ideas pose a serious threat. However, if natural theology deals
with hints and coherencies, not proofs and forced convictions,
then I think it is on safe and reasonable ground. But what about
the other criticism, that belief in design could deter investigators
from pushing their inquiries to the limit? In other words, dare
a scientist believe in design?
There is, I believe, no contradiction between holding a staunch
belief in supernatural design and being a creative scientist,
and perhaps no one illustrates this point better than the seventeenth-century
astronomer Johannes Kepler. He was one of the most creative astronomers
of all time, a man who played a major role in bringing about the
acceptance of the Copernican system through the efficacy of his
tables of planetary motion. One of the principal reasons Kepler
was a Copernican arose from his deeply held belief that the sun-centered
arrangement reflected the divine design of the cosmos. Kepler's
life and works provide central evidence that an individual can
be both a creative scientist and a believer in divine design in
the universe, and that indeed the very motivation for the scientific
research can stem from a desire to trace God's handiwork.
In reflecting on these questions I have attempted, in a somewhat
guarded way, to delineate a place for design both in the world
of science and in the world of theology. There is persuasion here,
but no proof. However, even in the hands of secular philosophers
the modern mythologies of the heavens, the beginnings and endings
implied in the Big Bang, give hints of ultimate realities beyond
the universe itself. Milton Munitz, in his closely argued book,
Cosmic Understanding, declares that our cosmology leads logically
to the idea of a transcendence beyond time and space, giving lie
to the notion that the cosmos is all there is, or was, or ever
Munitz, in coming to the concept of transcendence, describes it
as unknowable, which is somewhat paradoxical, since if the transcendence
is unknowable then we cannot know that it is unknowable. Could
the unknowable have revealed itself? Logic is defied by the idea
that the unknowable might have communicated to us, but coherence
is not. For me, it makes sense to suppose that the superintelligence,
the transcendence, the ground of being in Paul Tillich's formulation,
has revealed itself through prophets in all ages, and supremely
in the life of Jesus Christ.
To believe this requires accepting teleology and purpose. But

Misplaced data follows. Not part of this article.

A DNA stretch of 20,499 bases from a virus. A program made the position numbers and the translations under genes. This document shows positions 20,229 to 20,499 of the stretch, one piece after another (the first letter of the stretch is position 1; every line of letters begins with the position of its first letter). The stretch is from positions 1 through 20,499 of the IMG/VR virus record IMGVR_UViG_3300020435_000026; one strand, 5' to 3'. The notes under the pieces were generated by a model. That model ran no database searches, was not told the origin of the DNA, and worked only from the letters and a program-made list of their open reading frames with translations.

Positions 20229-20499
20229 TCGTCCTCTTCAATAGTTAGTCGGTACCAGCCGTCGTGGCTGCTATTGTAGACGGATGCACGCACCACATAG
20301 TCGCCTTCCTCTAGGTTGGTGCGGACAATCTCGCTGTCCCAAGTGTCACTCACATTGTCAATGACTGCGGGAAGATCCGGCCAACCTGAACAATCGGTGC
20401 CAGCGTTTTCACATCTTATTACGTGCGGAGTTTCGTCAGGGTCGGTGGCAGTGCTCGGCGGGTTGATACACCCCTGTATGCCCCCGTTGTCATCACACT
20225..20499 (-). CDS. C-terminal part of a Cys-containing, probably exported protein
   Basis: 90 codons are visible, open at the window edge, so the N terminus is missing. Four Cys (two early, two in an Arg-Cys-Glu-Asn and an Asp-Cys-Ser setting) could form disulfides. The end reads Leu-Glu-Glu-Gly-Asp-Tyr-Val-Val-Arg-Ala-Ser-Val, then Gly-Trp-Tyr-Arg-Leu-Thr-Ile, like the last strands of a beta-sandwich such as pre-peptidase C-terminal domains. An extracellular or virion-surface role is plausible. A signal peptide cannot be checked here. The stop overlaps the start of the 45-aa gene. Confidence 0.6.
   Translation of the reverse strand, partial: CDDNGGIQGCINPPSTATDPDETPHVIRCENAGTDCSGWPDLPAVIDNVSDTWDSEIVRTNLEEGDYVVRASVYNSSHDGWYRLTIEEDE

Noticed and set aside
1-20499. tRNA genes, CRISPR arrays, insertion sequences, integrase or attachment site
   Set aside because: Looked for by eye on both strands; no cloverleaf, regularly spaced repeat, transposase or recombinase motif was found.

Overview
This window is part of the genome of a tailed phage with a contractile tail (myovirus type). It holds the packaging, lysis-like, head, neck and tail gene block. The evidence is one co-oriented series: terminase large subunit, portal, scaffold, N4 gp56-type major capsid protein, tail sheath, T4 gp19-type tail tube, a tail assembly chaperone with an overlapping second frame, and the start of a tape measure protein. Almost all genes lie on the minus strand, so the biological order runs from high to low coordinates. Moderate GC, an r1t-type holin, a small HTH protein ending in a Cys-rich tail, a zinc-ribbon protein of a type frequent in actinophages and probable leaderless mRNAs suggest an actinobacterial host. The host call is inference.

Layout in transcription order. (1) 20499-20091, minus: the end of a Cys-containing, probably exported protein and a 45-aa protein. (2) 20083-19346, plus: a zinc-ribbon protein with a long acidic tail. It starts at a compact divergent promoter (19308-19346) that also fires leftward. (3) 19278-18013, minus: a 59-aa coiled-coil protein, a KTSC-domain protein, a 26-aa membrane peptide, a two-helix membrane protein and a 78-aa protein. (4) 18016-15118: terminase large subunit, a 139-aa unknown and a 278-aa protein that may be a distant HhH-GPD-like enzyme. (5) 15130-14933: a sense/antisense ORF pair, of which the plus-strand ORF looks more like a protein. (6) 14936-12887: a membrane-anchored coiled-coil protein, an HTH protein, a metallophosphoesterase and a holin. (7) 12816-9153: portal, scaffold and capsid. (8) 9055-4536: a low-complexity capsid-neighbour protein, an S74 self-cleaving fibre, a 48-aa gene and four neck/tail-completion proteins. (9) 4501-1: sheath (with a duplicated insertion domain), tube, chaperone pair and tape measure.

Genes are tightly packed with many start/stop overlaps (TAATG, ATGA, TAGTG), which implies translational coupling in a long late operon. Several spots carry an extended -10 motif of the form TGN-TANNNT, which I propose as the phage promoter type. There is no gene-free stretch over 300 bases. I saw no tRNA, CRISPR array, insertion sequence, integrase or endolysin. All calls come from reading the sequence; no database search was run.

I think that the philosophers might rightfully point out that
purpose transcends design, that is, there can be purpose without
design; God could work God's purposes even in a universe without
apparent design, or with designs beyond our finite comprehension.
It would be possible to be a theist and a Christian even in the
absence of observed design.
Nevertheless, just as I believe that the Book of Scripture illumines
the pathway to God, so I believe that the Book of Nature, with
its astonishing details-the blade of grass, the Conus geographus
(with its lethal harpoon), or the resonance levels of the carbon
atom-also suggests a God of purpose and a God of design. And I
think my belief makes me no less a scientist.
To conclude, I turn once again to Kepler, who wrote, "If
I have been allured into brashness by the wonderful beauty of
thy works, or if I have loved my own glory among men, while advancing
in work destined for thy glory, gently and mercifully pardon me:
and finally, deign graciously to cause that these demonstrations
may lead to thy glory and to the salvation of souls, and nowhere
be an obstacle to that. Amen."
[This article is an abridged reprint from Science and Theology:
Questions at the Interface, edited by Murray Rae, Hilary Regan,
and John Stenhouse (T & T Clarke, Edinburgh, 1994), pp. 29-48.]
1. William Paley, Natural Theology; or, Evidences of the Existence
and Attributes of the Deity Collected from the Appearances of
Nature (first edition, 1803; quoted from Edinburgh, 1816), pp.
2. Richard Dawkins, The Blind Watchmaker (New York and London,
1987), p. 21.
3. Dawkins, op. cit., p. 5.
4. Marcia Barinaga, "Science Digests the Secrets of Voracious
Killer Snails," Science, 249 (20 July 1990), 250-51.
5. James L. Carew, "`Purposeful' Evolution" (letter),
Science, 249 (24 August 1990), 843.
6. William Paley, Natural Theology; or, Evidences of the Existence
and Attributes of the Deity Collected from the Appearances of
Nature (Edinburgh, 1816), Chapter 5, section 5, p. 61.
7. J. J. Rousseau, Profession of Faith of a Savoyard Vicar (1765),
quoted in Alan Lightman and Owen Gingerich, "When Do Anomalies
Begin?" Science, 255 (1992) 690-95.
8. Ernst Mayr, "The Ideological Resistance to Darwin's Theory
of Natural Selection," Proceedings of the American Philosophical
Society, 135 (1991), 123-39, esp. p. 131.
9. George Gaylord Simpson, The Meaning of Evolution (Mentor Edition,
New York, 1951), p. 143.
10. Fred Hoyle, "The Universe: Past and Present Reflections,"
pp. 8-12 in Engineering and Science, November, 1981, esp. p. 12.
11. William Paley, op. cit., (note 4), Chapter 22.
12. Dawkins, op. cit. (note 2), p. 6.
13. Blaise Pascal, Pensees, in Great Books of the Western World,
vol. 33 (Chicago, 1952), p. 222.
14. Milton K. Munitz, Cosmic Understanding: Philosophy and Science
of the Universe (Princeton, 1986).
15. End of Book V, chapter 9 of Harmonice mundi, Johannes Kepler
Gesammelte Werke, 6, 362; my translation is based on the ones
by Charles Glenn Wallis in Great Books of the Western World, 16,
and by Eric J. Aiton, forthcoming, American Philosophical Society.